To explore whether advertising featuring real people in real situations produces a different emotional response from big budget ads featuring celebrities and special effects, I conducted an experiment with Sensum, which specialises in emotion research and measurement.
For the test I wore finger sensors that measure microscopic levels of sweat on the hands, also known as galvanic skin response. The more the hands sweat, the more emotionally engaged the participant is with the media they are viewing. I then watched a TalkTalk ad from Christmas 2014 featuring loud music and animation, followed by the brand’s current ‘This Stuff Matters’ ad, which is a quieter spot showing a real family in their home, going about their daily lives.
The test showed I was more engaged with the This Stuff Matters ad, registering a Sensum index score of 47 (100 is the most engaged possible) compared to a score of 35 for the Christmas ad. A response chart shown in real-time also showed that there were more spikes in my engagement with the current advert. Sensum analyst Anna Zajac suggests this could be because of the different stories and humourous moments shown in the ad.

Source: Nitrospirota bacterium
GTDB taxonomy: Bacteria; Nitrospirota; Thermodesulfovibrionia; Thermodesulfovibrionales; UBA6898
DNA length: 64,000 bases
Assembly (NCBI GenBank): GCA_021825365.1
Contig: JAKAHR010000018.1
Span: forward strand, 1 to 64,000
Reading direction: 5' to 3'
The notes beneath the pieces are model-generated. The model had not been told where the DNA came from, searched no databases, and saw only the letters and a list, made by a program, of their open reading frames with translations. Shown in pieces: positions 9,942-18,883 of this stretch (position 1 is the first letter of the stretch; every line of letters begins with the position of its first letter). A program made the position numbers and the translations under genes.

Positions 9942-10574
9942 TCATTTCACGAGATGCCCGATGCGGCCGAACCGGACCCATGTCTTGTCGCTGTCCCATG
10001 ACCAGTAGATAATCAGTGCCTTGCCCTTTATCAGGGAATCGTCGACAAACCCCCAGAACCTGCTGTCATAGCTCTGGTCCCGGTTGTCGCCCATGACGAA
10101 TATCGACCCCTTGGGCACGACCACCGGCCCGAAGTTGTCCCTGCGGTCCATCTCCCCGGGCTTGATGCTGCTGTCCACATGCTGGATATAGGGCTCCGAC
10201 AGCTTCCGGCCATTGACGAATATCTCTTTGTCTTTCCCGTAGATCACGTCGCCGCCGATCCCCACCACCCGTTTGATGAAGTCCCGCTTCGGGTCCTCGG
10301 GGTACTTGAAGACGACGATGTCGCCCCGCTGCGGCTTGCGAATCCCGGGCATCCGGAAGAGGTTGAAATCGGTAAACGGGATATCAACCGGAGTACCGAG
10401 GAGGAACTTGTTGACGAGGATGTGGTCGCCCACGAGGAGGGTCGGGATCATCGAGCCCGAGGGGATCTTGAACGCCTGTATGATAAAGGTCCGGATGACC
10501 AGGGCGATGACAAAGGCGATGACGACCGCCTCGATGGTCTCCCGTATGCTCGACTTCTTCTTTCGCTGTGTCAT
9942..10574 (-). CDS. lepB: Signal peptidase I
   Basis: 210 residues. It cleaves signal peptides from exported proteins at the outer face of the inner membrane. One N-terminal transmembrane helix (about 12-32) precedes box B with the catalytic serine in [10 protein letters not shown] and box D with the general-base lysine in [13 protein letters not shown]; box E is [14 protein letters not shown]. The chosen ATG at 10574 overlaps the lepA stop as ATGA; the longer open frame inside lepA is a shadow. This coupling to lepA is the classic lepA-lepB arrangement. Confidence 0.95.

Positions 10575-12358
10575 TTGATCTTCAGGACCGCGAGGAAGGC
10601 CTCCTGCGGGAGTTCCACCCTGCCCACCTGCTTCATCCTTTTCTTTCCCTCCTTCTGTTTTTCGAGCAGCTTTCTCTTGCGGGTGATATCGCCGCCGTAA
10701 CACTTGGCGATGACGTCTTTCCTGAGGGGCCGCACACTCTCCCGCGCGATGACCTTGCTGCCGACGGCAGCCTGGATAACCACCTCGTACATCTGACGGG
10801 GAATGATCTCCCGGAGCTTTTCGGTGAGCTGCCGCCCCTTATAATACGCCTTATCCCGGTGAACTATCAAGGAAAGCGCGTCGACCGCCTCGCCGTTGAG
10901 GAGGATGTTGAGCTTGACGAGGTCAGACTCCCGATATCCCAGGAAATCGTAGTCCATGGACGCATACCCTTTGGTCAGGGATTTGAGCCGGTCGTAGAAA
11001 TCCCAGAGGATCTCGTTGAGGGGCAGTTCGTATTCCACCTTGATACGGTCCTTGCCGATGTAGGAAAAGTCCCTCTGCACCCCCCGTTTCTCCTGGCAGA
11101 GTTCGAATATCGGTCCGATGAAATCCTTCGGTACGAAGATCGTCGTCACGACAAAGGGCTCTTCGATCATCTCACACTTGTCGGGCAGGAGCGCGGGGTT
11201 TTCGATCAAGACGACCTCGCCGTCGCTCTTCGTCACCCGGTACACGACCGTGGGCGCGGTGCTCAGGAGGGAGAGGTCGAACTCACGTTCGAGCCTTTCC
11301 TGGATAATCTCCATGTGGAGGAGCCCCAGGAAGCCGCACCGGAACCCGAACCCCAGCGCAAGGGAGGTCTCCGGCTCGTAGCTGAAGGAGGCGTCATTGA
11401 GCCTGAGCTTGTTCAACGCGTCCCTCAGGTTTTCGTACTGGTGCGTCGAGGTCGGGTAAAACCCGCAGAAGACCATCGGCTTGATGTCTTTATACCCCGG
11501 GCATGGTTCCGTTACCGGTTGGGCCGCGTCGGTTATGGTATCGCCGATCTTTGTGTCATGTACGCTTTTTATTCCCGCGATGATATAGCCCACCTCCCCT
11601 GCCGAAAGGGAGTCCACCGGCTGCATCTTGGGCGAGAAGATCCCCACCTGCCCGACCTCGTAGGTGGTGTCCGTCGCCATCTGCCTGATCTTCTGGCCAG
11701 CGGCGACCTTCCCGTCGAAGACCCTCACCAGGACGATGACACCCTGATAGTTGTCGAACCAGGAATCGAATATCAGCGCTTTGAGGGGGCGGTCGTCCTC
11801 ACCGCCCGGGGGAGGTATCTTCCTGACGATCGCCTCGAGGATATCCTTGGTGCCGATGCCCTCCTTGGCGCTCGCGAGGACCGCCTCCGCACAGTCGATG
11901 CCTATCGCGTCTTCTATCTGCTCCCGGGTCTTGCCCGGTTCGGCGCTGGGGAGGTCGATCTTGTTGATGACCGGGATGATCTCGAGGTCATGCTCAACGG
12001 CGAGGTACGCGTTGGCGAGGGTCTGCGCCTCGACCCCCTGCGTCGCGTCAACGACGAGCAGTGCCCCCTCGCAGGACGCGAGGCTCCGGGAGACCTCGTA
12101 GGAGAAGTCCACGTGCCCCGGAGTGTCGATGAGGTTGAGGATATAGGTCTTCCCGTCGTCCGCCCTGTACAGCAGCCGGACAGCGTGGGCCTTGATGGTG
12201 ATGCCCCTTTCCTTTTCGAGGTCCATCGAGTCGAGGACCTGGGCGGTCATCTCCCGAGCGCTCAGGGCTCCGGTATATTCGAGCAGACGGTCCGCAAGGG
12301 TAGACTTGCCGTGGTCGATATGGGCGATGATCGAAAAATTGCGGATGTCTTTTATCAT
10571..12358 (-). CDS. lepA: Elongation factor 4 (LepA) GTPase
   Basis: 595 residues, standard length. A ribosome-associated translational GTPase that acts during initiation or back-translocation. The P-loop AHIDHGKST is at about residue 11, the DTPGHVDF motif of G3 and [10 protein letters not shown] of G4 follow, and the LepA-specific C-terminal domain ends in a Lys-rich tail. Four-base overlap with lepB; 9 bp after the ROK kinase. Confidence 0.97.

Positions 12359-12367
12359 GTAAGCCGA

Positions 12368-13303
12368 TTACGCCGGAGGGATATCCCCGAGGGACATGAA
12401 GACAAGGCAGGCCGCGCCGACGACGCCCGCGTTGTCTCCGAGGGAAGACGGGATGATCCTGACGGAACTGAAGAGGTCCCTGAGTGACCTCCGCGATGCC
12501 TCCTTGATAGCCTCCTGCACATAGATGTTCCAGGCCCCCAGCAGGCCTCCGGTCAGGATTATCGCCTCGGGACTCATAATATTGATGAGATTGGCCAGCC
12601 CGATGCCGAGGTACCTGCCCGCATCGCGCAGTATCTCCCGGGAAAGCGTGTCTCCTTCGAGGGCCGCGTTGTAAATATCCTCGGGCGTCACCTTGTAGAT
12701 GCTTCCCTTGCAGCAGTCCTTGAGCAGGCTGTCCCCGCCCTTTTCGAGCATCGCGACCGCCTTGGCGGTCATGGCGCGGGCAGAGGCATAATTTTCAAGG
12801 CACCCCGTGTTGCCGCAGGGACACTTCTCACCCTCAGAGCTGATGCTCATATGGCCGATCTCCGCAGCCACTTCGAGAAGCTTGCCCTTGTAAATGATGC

Social realism is not necessarily a route to more engagement and execution is hugely important to how audiences respond.
I also compared adverts from Aviva, first watching one with former brand ambassador, comedian Paul Whitehouse, followed by a recent ad featuring real people for the Aviva Drive App Challenge campaign. My engagement was higher for the celebrity campaign, registering a score of 42, versus 31 for the Drive App Challenge spot. This suggests that social realism is not necessarily a route to more engagement and that execution is hugely important to how audiences respond. For example, I may have found the storytelling, staging or people cast in the Aviva advert less interesting and engaging than in TalkTalk’s This Stuff Matters advert.